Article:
John McFakeson, a 30-year-old Pennsylvania man, is currently under criminal investigation for several crimes including making false statements to police. The charges stem from two incidents in which police said that the man had told them he was growing the world’s largest watermelon when in fact he had not — yet. The police were initially called to the man’s home last summer after receiving a complaint that there were two of the fruits on his property in a nearby cornfield. A worker who went to harvest the fruit told police that the two had grown naturally and were unknown to anyone in the area. The officers who visited the home knew that was not true, however, after having been told by a neighbor that he had lost a hard drive containing medical records in a fire.
According to Philly.com, he was arrested that night, charged with making false statements to police and given a summons to appear in court the following week. The unclaimed drive contained medical records of a family member, allegedly about a potentially dangerous illness, according to an official complaint filed against him. Philadelphia police documents from that time revealed that someone had complained to authorities that an unverified growing source of the fruit was nearby. The complaint stated: “The computer server containing the medical records belonging to the Co-Neighbor of the Subject was lost in a fire.”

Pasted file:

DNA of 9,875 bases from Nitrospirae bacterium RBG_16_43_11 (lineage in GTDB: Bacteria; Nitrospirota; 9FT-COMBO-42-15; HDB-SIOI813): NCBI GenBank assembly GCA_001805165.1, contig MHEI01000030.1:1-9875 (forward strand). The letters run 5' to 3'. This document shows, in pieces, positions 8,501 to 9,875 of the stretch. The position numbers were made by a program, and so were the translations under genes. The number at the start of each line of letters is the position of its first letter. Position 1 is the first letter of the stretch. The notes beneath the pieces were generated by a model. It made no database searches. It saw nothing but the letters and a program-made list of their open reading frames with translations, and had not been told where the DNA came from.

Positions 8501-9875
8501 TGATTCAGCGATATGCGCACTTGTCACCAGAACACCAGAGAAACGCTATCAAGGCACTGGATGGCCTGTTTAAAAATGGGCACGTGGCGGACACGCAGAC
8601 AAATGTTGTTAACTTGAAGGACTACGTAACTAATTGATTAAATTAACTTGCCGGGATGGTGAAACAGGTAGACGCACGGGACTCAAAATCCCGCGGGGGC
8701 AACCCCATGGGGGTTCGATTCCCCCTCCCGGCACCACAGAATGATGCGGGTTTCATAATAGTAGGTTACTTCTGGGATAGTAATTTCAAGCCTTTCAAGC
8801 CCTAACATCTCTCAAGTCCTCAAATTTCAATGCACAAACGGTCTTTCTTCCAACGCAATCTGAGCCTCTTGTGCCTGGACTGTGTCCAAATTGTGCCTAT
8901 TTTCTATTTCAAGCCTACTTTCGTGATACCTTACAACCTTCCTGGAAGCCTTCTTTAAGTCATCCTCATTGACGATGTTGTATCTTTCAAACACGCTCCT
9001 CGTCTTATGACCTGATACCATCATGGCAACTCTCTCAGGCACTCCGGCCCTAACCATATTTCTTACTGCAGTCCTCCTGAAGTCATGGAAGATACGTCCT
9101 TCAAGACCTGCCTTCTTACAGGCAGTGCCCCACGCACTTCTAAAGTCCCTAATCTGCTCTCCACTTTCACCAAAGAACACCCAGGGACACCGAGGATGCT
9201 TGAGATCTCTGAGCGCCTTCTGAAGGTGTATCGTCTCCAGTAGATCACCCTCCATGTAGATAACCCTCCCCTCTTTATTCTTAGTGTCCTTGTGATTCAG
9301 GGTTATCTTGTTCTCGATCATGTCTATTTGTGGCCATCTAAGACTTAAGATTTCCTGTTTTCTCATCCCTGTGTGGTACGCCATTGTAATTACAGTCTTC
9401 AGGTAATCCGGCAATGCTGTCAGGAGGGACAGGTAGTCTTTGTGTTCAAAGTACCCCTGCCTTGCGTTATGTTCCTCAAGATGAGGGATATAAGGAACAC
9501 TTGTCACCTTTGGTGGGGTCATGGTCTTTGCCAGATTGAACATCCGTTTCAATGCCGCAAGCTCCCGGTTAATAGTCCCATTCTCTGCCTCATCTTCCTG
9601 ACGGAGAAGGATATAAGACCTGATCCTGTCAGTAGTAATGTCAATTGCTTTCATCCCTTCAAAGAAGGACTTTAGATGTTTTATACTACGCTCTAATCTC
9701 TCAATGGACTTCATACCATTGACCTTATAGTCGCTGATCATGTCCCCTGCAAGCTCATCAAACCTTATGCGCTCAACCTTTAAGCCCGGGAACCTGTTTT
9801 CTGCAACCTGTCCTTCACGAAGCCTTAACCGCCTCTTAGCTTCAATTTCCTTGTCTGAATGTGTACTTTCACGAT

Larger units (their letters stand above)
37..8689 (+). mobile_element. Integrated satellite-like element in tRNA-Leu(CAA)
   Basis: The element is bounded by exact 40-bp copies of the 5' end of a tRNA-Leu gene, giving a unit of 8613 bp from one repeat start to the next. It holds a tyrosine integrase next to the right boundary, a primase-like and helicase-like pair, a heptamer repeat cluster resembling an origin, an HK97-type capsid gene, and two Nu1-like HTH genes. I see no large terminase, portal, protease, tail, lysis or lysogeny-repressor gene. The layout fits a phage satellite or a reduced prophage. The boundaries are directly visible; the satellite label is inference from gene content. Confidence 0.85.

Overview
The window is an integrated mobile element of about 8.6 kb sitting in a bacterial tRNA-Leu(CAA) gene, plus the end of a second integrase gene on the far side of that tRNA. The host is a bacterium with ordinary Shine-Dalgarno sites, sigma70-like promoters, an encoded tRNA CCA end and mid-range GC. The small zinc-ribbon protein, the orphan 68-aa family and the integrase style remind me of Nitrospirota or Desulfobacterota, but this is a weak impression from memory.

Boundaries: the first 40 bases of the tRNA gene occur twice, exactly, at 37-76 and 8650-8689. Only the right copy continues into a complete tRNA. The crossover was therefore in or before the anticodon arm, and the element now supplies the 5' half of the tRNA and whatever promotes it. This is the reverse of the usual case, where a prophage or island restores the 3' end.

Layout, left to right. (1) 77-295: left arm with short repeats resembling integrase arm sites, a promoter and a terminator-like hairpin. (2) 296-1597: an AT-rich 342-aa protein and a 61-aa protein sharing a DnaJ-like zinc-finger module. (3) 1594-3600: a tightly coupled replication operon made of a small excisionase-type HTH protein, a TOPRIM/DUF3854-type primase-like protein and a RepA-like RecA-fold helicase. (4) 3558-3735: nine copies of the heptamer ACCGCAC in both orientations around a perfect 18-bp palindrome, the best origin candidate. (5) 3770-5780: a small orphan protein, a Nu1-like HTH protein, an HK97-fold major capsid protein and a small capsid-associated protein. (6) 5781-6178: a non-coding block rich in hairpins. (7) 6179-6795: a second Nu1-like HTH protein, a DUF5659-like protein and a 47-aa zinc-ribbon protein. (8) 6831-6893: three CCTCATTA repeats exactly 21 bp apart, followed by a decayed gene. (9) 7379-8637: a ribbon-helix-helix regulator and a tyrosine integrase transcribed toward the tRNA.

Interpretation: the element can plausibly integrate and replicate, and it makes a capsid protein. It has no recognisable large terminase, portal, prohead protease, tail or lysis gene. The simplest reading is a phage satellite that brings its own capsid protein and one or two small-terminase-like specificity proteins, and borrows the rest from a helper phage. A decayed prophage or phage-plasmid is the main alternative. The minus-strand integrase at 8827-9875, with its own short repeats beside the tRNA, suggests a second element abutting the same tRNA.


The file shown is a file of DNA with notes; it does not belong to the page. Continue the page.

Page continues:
According to Philly.com, police records from 2018 showed that McFakeson had been arrested in April 2018 in Greenwich Township, Pennsylvania, also for allegedly making false statements to police. Records show that he had told police there was one, and said he had never harvested it before, when in fact there were both.
It appears as though there are at least two such incidents — in Pennsylvania and Massachusetts — in which the man told authorities he was growing the world’s largest watermelon when in fact he had not.
It’s unclear if or when police are expected to finally conclude their investigation of McFakeson’s alleged crimes, but he is currently free on bail and back in his home state of Pennsylvania.
This article has been updated from a previous version that falsely stated that he was arrested twice on allegations of such crimes in the state of Pennsylvania. The original story does not reference allegations of being accused of making false statements to police in connection with crimes in both Massachusetts and Pennsylvania.